How the women behind Sage flowers are revolutionising floristry
Iona Mathieson and Romy St Clair’s creative flamboyance sets their style apart from the recent floral vogue for single-shade minimalism. Having dreamt up psychedelic displays for labels from Gucci and Ganni to Prada and Fenty, as well as art institutions including the Whitechapel Gallery, the Peckham-based founders of Sage flowers also provide bunches to local restaurants, such as Levan and Flor. Alongside classic blooms, the duo favours those that are “viney and creepy with nice bends”, and scatter their bouquets with gloriosa, sweet-pea tendrils, glossy anthuriums and passion flowers.
They have established a self-funded training programme for budding florists from ethnic-minority backgrounds in a drive to diversify their profession. “Horticulture in this country has always had issues,” says St Clair, referring to the act of bringing plants back from colonised countries, then naturalising and renaming them. “And if you look at how to get into floristry, you have to do an expensive course or intern, so there aren’t many ways, unless you have financial support.” Throughout the free three-month Future Flowers sessions, trainees have the opportunity to learn both basic skills and how to recreate the confections that Sage has become renowned for.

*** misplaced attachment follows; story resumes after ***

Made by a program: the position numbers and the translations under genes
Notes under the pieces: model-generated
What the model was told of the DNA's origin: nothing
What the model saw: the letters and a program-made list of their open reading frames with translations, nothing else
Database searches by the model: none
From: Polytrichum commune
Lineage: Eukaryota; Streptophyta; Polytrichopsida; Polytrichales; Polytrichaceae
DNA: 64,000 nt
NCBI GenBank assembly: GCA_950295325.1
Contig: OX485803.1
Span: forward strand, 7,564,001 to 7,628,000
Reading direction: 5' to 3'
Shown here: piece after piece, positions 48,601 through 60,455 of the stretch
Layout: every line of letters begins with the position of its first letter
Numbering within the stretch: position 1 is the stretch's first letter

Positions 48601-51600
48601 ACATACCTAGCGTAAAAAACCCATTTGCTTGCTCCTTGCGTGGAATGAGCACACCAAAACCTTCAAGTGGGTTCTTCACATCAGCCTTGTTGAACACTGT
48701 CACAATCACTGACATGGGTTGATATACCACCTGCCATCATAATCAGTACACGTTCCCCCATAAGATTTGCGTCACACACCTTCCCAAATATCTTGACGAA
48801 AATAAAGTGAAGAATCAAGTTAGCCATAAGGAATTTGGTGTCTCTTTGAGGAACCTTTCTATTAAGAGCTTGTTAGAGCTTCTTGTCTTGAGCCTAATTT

Before they discovered a mutual love of floristry, the former healthcare analyst St Clair and restaurant worker Mathieson had crossed paths in the capital’s club scene – one of the many unexpected places that has influenced their avant-garde arrangements. “Inspiration comes in all forms, which is maybe why our stuff is a bit different,” says Mathieson. “We love flyers from club nights, as well as fashion, architecture and music.” St Clair adds: “We both grew up around a lot of culture and didn’t know where we fitted into it. Finally, we have our medium to express ourselves.” Thanks to their boundary- breaking initiatives, doors are opening for a new host of talent to do the same.
Sage flowers, available for delivery nationwide. 'The Art of Starting' by Iona Mathieson and Romy St Clair is out now.
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